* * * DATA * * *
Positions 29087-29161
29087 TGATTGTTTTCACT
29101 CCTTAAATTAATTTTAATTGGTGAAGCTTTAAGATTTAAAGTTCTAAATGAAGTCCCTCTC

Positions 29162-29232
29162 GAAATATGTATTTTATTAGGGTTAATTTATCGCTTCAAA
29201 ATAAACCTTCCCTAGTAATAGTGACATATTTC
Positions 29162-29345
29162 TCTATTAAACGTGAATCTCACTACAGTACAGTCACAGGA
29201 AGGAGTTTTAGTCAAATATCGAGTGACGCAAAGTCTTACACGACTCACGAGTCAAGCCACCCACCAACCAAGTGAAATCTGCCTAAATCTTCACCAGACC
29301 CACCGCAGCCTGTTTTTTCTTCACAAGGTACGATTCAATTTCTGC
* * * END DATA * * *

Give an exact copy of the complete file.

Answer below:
Positions 29087-29161
29087 TGATTGTTTTCACT
29101 CCTTAAATTAATTTTAATTGGTGAAGCTTTAAGATTTAAAGTTCTAAATGAAGTCCCTCTC

Positions 29162-29232
29162 GAAATATGTATTTTATTAGGGTTAATTTATCGCTTCAAA
29201 ATAAACCTTCCCTAGTAATAGTGACATATTTC
Positions 29162-29345
29162 TCTATTAAACGTGAATCTCACTACAGTACAGTCACAGGA
29201 AGGAGTTTTAGTCAAATATCGAGTGACGCAAAGTCTTACACGACTCACGAGTCAAGCCACCCACCAACCAAGTGAAATCTGCCTAAATCTTCACCAGACC
29301 CACCGCAGCCTGTTTTTTCTTCACAAGGTACGATTCAATTTCTGC